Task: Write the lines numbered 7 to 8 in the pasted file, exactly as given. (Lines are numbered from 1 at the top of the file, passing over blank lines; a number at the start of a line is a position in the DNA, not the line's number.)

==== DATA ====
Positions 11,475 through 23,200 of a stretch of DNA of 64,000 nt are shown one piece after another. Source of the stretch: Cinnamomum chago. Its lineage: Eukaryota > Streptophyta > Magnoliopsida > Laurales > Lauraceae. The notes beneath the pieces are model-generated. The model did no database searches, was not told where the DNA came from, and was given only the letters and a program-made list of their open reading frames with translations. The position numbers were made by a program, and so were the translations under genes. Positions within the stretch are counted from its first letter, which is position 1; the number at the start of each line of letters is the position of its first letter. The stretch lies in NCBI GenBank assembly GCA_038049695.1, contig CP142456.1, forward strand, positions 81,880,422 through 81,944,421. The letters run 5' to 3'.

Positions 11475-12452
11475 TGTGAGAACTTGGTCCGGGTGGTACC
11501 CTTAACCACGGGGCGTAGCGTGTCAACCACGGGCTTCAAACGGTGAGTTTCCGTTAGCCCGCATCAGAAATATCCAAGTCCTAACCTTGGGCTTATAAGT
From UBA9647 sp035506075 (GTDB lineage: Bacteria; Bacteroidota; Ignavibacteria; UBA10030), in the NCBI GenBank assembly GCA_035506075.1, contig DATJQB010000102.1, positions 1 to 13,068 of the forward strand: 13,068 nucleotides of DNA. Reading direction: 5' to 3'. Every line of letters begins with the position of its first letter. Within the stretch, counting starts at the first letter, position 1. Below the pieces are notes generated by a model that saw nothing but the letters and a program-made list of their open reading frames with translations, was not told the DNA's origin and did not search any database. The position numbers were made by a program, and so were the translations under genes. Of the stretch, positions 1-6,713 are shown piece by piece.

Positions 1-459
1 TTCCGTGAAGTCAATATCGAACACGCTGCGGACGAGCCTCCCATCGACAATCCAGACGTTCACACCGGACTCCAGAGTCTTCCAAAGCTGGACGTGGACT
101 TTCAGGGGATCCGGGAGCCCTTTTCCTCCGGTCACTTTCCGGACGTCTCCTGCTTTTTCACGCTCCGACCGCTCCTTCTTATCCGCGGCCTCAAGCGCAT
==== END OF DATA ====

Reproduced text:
1 TTCCGTGAAGTCAATATCGAACACGCTGCGGACGAGCCTCCCATCGACAATCCAGACGTTCACACCGGACTCCAGAGTCTTCCAAAGCTGGACGTGGACT
101 TTCAGGGGATCCGGGAGCCCTTTTCCTCCGGTCACTTTCCGGACGTCTCCTGCTTTTTCACGCTCCGACCGCTCCTTCTTATCCGCGGCCTCAAGCGCAT